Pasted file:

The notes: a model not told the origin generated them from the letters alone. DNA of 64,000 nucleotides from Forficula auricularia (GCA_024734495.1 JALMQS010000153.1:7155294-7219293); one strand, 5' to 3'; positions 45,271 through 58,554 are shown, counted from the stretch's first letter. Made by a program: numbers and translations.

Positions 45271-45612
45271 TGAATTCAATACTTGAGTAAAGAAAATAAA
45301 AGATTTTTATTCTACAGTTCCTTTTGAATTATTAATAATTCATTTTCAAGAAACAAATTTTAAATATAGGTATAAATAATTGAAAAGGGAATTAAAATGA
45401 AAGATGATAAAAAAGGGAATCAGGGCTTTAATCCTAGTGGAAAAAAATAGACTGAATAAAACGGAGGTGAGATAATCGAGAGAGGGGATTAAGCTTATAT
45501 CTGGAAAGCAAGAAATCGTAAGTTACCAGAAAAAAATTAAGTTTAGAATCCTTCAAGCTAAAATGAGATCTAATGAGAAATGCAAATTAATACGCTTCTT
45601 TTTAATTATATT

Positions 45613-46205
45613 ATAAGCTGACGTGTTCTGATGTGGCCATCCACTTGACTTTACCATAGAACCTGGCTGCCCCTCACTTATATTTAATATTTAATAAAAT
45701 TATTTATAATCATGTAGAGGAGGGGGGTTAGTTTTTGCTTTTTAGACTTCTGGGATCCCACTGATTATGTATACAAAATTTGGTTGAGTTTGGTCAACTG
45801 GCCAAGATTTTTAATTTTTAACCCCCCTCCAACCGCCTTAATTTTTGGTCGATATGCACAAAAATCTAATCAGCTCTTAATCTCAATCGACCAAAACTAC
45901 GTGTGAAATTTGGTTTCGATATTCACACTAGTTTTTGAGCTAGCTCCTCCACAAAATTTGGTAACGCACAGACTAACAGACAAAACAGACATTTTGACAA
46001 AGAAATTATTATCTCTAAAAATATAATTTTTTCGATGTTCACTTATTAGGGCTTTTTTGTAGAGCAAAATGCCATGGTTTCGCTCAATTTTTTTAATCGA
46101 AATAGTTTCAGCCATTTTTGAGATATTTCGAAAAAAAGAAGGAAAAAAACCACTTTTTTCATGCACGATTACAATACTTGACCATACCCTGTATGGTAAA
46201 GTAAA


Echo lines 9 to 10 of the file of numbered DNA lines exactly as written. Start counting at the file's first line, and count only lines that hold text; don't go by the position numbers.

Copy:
45613 ATAAGCTGACGTGTTCTGATGTGGCCATCCACTTGACTTTACCATAGAACCTGGCTGCCCCTCACTTATATTTAATATTTAATAAAAT
45701 TATTTATAATCATGTAGAGGAGGGGGGTTAGTTTTTGCTTTTTAGACTTCTGGGATCCCACTGATTATGTATACAAAATTTGGTTGAGTTTGGTCAACTG